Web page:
Game Theory
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Game Theory
2016-08-21
Common Belief Revisited
http://d.repec.org/n?u=RePEc:phs:dpaper:201608&r=gth
This study presents how selection of equilibrium in a game with many equilibria can be made possible when the common knowledge assumption (CKA) is replaced by the notion of common belief. Essentially, this idea of pinning down an equilibrium by weakening the CKA is the central feature of the global game approach which introduces a natural perturbation on games with complete information. We argue that since common belief is another form of departure from the CKA, it can also obtain the results attained by the global game framework in terms of selecting an equilibrium. We provide here necessary and sufficient conditions. Following the program of weakening the CKA, we weaken the notion of common belief further to provide a less stringent and a more natural way of believing an event. We call this belief process as iterated quasi-common p-belief which is a generalization to many players of a two-person iterated p-belief. It is shown that this converges with the standard notion of common p-belief at a sufficiently large number of players. Moreover, the agreeing to disagree result in the case of beliefs (Monderer & Samet, 1989 and Neeman, 1996a) can also be given a generalized form, parameterized by the number of players.
Romeo Matthew Balanquit
common p-belief; common knowledge assumption; global games
2016-08
Threshold Bank-run Equilibrium in Dynamic Games
http://d.repec.org/n?u=RePEc:phs:dpaper:201607&r=gth
This study sets a bank-run equilibrium analysis in a dynamic and incomplete information environment where agents can reconsider attempts to run on the bank over time. The typical static bank-run model is extended in this paper to capture the learning dynamics of agents through time, giving bank-run analysis a more realistic feature. Apart from employing a self-fullling framework in this model, where agents' actions are strategic complements, we allow agents to update over time their beliefs on the strength of the fundamentals that is not commonly known. In particular, we extend the bank-run model analyzed by Goldstein and Pauzner (Journal of Finance 2005) and build it on a dynamic global games framework studied by Angeletos et.al. (Econometrica 2007). We present here how a simple recursive setup can generate a unique monotone perfect Bayesian Nash equilibrium and show how the probability of bank-run is a¤ected through time by the inow of information and the knowledge of previous state outcome. Finally, it is also shown that when an unobservable shock is introduced, multiplicity of equilibria can result in this dynamic learning process.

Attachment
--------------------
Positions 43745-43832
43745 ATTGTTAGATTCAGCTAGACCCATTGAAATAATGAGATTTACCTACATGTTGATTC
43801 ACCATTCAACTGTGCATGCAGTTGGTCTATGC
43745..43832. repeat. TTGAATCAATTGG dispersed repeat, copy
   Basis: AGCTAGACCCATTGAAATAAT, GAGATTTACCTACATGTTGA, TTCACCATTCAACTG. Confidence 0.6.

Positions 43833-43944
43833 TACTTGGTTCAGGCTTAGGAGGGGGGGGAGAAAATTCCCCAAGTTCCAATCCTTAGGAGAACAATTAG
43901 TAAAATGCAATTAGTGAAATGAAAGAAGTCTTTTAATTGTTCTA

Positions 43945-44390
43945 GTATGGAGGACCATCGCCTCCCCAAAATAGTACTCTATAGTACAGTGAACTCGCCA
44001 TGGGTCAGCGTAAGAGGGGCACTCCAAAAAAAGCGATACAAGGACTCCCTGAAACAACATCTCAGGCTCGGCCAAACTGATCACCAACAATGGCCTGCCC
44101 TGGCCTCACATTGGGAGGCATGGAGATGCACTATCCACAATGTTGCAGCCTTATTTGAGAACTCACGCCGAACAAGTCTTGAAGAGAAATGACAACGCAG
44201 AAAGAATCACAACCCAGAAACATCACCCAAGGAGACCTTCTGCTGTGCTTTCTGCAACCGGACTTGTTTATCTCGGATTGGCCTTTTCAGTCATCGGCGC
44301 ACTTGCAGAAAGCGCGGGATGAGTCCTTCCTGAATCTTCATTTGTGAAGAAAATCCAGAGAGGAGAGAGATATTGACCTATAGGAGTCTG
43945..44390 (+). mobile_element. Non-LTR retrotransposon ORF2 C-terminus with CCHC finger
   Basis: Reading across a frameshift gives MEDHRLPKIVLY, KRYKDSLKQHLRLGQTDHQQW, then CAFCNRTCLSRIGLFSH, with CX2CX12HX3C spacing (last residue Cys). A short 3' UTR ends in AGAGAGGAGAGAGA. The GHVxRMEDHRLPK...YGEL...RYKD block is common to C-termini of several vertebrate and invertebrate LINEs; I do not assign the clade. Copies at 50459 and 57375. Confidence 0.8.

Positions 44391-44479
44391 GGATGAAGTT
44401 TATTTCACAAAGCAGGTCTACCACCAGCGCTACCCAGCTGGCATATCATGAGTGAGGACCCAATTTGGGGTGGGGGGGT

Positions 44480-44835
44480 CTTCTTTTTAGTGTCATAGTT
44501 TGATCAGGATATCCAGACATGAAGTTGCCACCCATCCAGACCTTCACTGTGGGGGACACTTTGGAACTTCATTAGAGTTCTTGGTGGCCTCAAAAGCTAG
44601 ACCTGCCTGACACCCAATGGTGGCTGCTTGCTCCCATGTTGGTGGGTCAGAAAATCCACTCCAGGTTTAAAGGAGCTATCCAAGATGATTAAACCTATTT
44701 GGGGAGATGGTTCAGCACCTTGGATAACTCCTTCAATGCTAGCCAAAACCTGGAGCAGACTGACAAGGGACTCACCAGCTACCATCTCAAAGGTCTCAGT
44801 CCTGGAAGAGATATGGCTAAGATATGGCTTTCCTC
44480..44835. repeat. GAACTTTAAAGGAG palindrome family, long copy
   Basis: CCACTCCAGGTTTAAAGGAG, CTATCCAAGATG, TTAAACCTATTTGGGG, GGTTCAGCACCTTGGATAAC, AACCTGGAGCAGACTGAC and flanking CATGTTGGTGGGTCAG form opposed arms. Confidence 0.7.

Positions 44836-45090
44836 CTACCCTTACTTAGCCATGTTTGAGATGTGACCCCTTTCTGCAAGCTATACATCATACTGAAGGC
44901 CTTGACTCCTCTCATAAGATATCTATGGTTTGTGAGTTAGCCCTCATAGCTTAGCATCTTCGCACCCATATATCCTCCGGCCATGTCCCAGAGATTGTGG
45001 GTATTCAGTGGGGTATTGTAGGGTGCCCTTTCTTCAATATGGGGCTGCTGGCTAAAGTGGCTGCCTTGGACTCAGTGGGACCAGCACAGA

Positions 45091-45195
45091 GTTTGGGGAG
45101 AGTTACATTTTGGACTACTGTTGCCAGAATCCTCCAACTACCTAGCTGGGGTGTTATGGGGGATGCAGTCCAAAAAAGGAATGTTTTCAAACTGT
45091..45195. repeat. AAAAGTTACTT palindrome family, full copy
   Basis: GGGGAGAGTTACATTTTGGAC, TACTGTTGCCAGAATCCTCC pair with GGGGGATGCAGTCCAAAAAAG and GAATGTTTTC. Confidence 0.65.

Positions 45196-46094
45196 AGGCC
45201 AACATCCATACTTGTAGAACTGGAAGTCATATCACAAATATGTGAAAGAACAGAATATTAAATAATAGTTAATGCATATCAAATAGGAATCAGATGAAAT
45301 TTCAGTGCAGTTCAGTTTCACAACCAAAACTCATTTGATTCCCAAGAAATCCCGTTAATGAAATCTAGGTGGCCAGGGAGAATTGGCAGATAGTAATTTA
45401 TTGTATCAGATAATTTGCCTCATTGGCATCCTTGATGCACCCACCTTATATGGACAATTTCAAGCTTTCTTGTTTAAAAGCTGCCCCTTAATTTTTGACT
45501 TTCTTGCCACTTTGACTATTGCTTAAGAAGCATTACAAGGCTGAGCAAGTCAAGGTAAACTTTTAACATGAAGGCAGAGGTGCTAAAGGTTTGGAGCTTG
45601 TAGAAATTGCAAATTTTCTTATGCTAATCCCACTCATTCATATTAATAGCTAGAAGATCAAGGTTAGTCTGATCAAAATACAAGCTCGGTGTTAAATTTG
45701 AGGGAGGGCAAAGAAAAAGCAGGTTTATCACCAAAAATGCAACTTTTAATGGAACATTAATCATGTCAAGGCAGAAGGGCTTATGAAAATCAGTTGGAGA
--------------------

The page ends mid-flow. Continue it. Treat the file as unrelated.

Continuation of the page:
Romeo Matthew Balanquit
threshold bank-run, monotone perfect Bayesian Nash equilibrium, dynamic global games
2016-08
Continuous time, continuous decision space prisoner’s dilemma: A bridge between game theory and economic GCD-models
http://d.repec.org/n?u=RePEc:pra:mprapa:72965&r=gth
General Constrained Dynamic models (GCD – models) in economics are inspired by classical mechanics with constraints. Most macroeconomic models can be understood as special cases of GCD – models. Moreover, in this paper it will be shown that not only macroeconomic models but also game theoretic models are strongly related to GCD – models. GCD models are characterized by a system of differential equations in continuous time while most game theoretical models are set up in discrete time. Therefore it is necessary to build a bridge from game theoretical models denominated in discrete time to game theoretical models using continuous time. This bridge is illustrated in the following using the example of a continuous time, continuous decision space prisoner’s dilemma. Furthermore, it is shown that the differential equations which determine other continuous game theoretic models can be understood to a certain extent as special cases of the GCD – differential equations. Well known types of continuous game theoretic models include for instance “Evolutionary Game Theory” with the replicator equation, “Adaptive Dynamics” with the canonical equation, which is nothing else than a replicator – mutator equation, and the so called “Differential Games”, which are strongly related to optimal control theory with two controls and two different objectives (goals). Most of the GCD – models are characterised by 3 key feature: - mutual influence, - Power-factors - Constraints Nowak (2006b) and Taylor & Nowak (2007) show that there are five mechanisms which, under certain conditions, can lead to the evolution of cooperation in an iterated prisoner’s dilemma. Inspired by this, we apply the 3 key features of GCD – models to the standard prisoner’s dilemma in discrete time which yields 3 additional mechanisms which enable the evolution of cooperation. The assumption or axiom of the free market economy is that an individual optimisation strategy will lead to an overall optimum by virtue of Adam Smith’s invisible hand. Without additional conditions this assumption alone is fundamentally wrong. As in prisoner’s dilemma also in economics cooperation is essential to get an overall optimum. The big question of political economy is to analyse which additional measures could guarantee that the individual optimisation strategy characterising a free market economy leads to cooperation as precondition to get an overall optimum. From this point of view the different economic theories could be characterised in terms of which measures they assume to be sufficient to guarantee an overall optimum without abandoning the principle of individual optimisation.
Glötzl, Erhard
economic models, economic GCD-models, continuous Game Theory, Evolutionary Game Theory , Prisoner’s Dilemma, Cooperation, Political Economy
2016-03-26
Learned Generosity? A Field Experiment with Parents and Their Children
http://d.repec.org/n?u=RePEc:feb:artefa:00434&r=gth